Note that when it comes to literal versus figurative use of language, it does not matter what the language is. In other words, there is nothing inherent in the Hebrew language versus the English language that helps determine if a word, phrase, or clause should be taken literally or figuratively.
Rather, context of a statement, in any language, is primarily going to be the factor that helps one determine the level of literalness intended.
Argument for a Literal Reading
[All Scripture quotations from the NASB.]
Josiah followed after his ancestor David in following after YHWH (2 Kg 22:2), when at the age of 16, eight years into his young reign, "he began to seek the God of his father David" (2 Chr 34:3a).
Just as David, Josiah "did not turn aside to the right or to the left" (2 Chr 34:2; cf. 2 Kg 22:2), meaning both worshiped YHWH alone once they turned to Him.
Yet Scripture does state, as you have noted from 2 Kg 23:25:
Before him [Josiah] there was no king like him who turned to the LORD with all
his heart and with all his soul and with all his might, according to
all the law of Moses; nor did any like him arise after him.
What did Josiah do after turning to God at the age of 16 (the 8th year of his reign), that helps one understand this statement?
At the age of 20 (12th year of his reign) he began thoroughly purging Israel of its idolatry and wicked practices (2 Kg 23:4-20, 24; 2 Chr 34:3b-7). David never set out to do that.
At the age of 26 (18th year of his reign; 2 Kg 22:3; 2 Chr 34:8), after having set about to see the temple repaired (2 Kg 22:4-7; 2 Chr 34:8-14), discovers "the book of the Law" (i.e. the Pentateuch, the five books of Moses) that had apparently been missing for some time (2 Kg 22:8-11; 2 Chr 34:14-21), and upon reading from it Josiah does three things:
Personally humbles himself to God, fearing the curses that were due to come to the people of Israel (2 Kg 22:18-19); David had himself personally sinned and did not care of some of Israel died for it (2 Sam 11, esp. v.15, 25).
Causes the nation to turn as one back to God, calling for a renewing of the covenant (2 Kg 23:1-3); David's choices caused a split both in his own family (2 Sam 12:10-12; 2 Sam 13:21, 23), and thus ultimately the nation (2 Sam 15).
Restores the Passover (2 Kg 23:21-23; 2 Chr 35:1-19), and significantly 2 Chr 35:18 states of Josiah's fervency in this:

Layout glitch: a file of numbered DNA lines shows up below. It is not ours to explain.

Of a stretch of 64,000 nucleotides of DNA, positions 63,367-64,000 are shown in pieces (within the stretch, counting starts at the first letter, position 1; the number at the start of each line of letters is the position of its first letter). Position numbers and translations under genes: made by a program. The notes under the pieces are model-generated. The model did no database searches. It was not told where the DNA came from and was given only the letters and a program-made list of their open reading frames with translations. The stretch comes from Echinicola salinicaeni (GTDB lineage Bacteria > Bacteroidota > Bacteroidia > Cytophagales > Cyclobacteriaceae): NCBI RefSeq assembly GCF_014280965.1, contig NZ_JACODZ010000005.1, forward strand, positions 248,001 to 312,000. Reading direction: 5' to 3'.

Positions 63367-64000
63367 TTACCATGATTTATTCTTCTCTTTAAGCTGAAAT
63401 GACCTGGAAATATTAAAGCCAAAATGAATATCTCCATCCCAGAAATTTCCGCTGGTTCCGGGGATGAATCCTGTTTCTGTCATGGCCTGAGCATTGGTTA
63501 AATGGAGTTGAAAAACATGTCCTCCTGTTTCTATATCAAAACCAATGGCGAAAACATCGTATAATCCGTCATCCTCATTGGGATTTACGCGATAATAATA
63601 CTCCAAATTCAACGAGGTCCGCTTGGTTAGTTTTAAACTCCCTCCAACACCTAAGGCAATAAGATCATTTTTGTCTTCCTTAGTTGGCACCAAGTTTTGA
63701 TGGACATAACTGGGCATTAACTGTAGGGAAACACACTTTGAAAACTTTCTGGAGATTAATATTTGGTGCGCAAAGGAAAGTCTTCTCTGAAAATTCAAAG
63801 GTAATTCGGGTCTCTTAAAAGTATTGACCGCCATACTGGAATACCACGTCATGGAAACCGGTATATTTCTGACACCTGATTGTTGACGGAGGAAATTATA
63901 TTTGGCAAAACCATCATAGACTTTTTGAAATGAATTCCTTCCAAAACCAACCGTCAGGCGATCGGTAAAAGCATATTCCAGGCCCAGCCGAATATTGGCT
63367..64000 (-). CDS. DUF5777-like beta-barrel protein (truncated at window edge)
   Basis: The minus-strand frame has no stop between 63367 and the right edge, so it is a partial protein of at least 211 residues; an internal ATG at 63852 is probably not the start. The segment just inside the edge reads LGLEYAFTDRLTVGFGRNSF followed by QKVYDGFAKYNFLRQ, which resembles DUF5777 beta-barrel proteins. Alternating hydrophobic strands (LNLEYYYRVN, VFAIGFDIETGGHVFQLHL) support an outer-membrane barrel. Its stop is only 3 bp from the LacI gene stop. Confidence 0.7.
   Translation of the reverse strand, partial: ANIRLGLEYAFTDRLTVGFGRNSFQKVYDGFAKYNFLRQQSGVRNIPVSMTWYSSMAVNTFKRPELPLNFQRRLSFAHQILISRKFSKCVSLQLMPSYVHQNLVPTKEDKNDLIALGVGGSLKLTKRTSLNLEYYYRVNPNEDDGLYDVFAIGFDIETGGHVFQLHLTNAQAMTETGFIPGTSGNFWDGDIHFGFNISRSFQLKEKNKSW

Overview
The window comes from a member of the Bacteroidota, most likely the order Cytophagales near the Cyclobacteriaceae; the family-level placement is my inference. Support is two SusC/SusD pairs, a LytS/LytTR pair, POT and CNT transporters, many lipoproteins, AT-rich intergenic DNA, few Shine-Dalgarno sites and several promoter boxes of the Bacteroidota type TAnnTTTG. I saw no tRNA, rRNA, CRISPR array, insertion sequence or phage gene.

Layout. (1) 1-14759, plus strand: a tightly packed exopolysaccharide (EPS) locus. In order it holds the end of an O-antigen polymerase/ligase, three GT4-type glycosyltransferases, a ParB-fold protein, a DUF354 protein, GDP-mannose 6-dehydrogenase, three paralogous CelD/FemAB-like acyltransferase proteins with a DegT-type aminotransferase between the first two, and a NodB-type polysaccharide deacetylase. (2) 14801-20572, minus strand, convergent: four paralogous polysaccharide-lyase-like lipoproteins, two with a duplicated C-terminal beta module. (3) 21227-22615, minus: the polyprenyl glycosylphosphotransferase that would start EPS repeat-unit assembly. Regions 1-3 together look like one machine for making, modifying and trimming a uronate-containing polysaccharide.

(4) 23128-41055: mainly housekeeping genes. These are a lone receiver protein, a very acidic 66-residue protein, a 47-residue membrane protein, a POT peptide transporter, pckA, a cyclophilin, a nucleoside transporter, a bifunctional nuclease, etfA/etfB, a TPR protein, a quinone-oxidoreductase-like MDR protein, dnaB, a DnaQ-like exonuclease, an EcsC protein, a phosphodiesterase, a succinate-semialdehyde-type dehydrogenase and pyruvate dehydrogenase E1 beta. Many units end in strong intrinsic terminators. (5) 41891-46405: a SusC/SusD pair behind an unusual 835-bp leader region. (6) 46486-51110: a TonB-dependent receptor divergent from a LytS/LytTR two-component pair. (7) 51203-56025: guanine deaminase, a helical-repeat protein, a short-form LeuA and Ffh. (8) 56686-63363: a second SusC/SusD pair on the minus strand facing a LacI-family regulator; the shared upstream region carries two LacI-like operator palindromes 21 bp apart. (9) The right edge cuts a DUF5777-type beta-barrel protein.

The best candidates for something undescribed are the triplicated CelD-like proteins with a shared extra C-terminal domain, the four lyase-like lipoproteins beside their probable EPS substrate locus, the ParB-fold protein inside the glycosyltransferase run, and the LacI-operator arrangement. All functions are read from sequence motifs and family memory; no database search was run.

There had not been celebrated a Passover like it in Israel since the days of Samuel the prophet [2 Kg 23:22 states it, "Surely such a Passover had not been celebrated from the days of the judges who judged Israel," which was Samuel's time, and prior to the reign of King David]; nor had any of the kings of Israel celebrated such a Passover as Josiah did with the priests, the Levites, all Judah and Israel who were present, and the inhabitants of Jerusalem.
This was a proper celebration of the Passover, something even David had not performed.
And after doing this, Josiah kept Israel pure during his lifetime, 2 Chr 34:33 states:
Josiah removed all the abominations from all the lands belonging to
the sons of Israel, and made all who were present in Israel to serve
the LORD their God. Throughout his lifetime they did not turn from
following the LORD God of their fathers.
King David did have a heart to follow God, and be obedient to Him, that was why he was selected over Saul when the latter had failed to be obedient (1 Sam 13:14, 15:28; 16:1-13). David had faith in God; Josiah likewise had faith in God—but the latter was more diligent to follow, and have Israel follow, "all the law of Moses."
So the literal reading is confirmed in the very contexts speaking about King Josiah. He "turned ... according to all the law of Moses," even in ways above and beyond what King David had ever done. The statement about Josiah is not about how great a king he was overall (in battle, as politician, financial wisdom, diplomat, etc.), but simply that in his zeal for following only YHWH and His law in the worship outlined by that law, there had been no greater king in Israel.